“I’m really glad you came here today,” said Nicolas Castagno as he showed me around the new bakery in the Rivierenbuurt in Amsterdam’s south. “I remember how you were one of the first people to visit our original café and write something about us.”
As he said this, we both realised that we were referring to the early beginnings of a true Amsterdam institution that won many awards and inspired many café owners that followed. Scandinavian Embassy popularised Nordic roasters in Amsterdam and was the first place where you could get fresh handmade cinnamon and cardamom buns.
Naturally, much has happened since those early days. I remember speaking to both Nico and his partner Dani [Nyström] on various occasions about their plans to find a bigger space to do production baking, cooking and maybe, to serve coffees too. After two fateful years of intermittend corona lockdowns, Nico and Dani took a leap of faith and signed a lease for a space right opposite the Amsterdam RAI exhibition center.
A great location, in my honest opinion, mainly because this part of Amsterdam really didn’t have any specialty coffee to speak of until now.
The interior is spacious and illuminated by lots of natural light that streams in on both sides. Compared to the original café, which can, at times, feel rather cosy, this place feels relaxed. There are two separate counters, one of which is a beautiful espresso bar with a white Modbar machine while the other is a retail counter with a mouth-watering selection of the day’s pastries and breads on display.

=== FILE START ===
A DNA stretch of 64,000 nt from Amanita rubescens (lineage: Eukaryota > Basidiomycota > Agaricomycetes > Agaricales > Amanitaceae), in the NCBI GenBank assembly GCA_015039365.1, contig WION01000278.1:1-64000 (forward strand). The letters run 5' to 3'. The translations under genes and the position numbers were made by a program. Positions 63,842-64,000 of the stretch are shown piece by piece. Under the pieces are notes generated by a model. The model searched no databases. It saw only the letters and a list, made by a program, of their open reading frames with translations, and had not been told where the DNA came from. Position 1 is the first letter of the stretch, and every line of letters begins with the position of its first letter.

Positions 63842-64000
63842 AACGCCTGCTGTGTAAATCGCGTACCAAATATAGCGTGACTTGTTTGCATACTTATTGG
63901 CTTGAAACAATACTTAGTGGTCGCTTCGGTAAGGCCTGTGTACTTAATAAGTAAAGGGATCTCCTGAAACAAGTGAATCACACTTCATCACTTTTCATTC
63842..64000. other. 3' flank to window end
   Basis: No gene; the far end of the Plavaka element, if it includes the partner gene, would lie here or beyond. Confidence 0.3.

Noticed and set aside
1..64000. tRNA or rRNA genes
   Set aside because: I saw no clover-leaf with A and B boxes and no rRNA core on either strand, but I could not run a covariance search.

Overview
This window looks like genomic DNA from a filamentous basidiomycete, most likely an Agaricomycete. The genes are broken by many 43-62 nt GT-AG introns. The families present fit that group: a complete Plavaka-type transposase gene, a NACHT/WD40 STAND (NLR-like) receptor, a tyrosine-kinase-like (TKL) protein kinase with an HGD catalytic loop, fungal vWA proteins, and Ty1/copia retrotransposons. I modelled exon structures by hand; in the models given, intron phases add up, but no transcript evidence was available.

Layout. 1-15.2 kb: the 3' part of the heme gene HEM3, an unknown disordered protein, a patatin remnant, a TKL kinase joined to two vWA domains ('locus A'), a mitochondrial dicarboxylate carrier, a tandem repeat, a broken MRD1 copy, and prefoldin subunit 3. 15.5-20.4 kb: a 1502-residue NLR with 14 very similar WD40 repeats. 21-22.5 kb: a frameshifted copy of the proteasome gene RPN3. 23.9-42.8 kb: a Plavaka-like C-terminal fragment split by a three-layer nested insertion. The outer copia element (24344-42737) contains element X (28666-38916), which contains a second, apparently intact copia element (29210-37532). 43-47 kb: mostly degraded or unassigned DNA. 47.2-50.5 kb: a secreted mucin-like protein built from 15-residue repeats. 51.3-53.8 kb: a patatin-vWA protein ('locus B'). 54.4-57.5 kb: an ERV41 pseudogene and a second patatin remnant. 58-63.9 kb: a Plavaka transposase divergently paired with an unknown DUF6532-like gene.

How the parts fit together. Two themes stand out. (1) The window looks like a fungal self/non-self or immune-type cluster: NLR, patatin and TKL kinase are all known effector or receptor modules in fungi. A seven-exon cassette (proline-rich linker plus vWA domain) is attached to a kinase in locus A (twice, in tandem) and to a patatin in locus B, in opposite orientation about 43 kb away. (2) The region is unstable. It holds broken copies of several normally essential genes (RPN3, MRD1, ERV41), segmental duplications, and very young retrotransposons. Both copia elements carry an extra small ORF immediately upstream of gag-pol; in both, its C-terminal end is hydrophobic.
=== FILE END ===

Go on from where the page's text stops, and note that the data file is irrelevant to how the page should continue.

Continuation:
As Nico prepared a cappuccino for a customer who had bought the last almond bun, he explained how this place is meant to be an evolution of the original cafe. “We wanted this place to allow us to share a fresh vision for our company, something that was quite challenging during the pandemic,” he said.
Before the pandemic struck, Scandi as it is affectionately called by many locals, was famed for its innovative dishes that offered a fresh take on many Scandinavian classics and offered a taste of lesser used ingredients. However, the lockdowns and ensuing takeaway culture forced Nico and Dani to focus more on pastries and sandwiches.
“Our idea here is that people will eventually be able to buy all the different ingredients that we use for our baked goods and dishes over at the café. Things like flour, eggs, jams and vegetables. And, we’ll have some items here that won’t be available at the café like the almond bun, for example,” Nico went on.
Initially, the idea for this space was for it to be purely a retail and takeaway outlet but they quickly realised that people do actually want to sit down with a coffee and a bun and they eventually added some seating.
What I loved about the place is that it maintained some clear links with the original café – the wood, the clean white walls and the custom designed counters – while it also kept elements of the previous tenants including a beautiful floor that was lovingly restored. As I devoured my cardamom bun Nico shared with me that in the 90’s this used to be a shop that went by the name of Jeanette Bon Bon, selling chocolates and other sweets.
Now, the bakery will function as a production kitchen for the café and Scandi’s wholesale customers and as a new specialty coffee address for the local community in this part of town that has so far been overlooked. The coffee will, of course, continue to be provided by the likes of Drop Coffee, Coffee Collective and Koppi. Be sure to swing by for one of those dangerously delicious buns soon!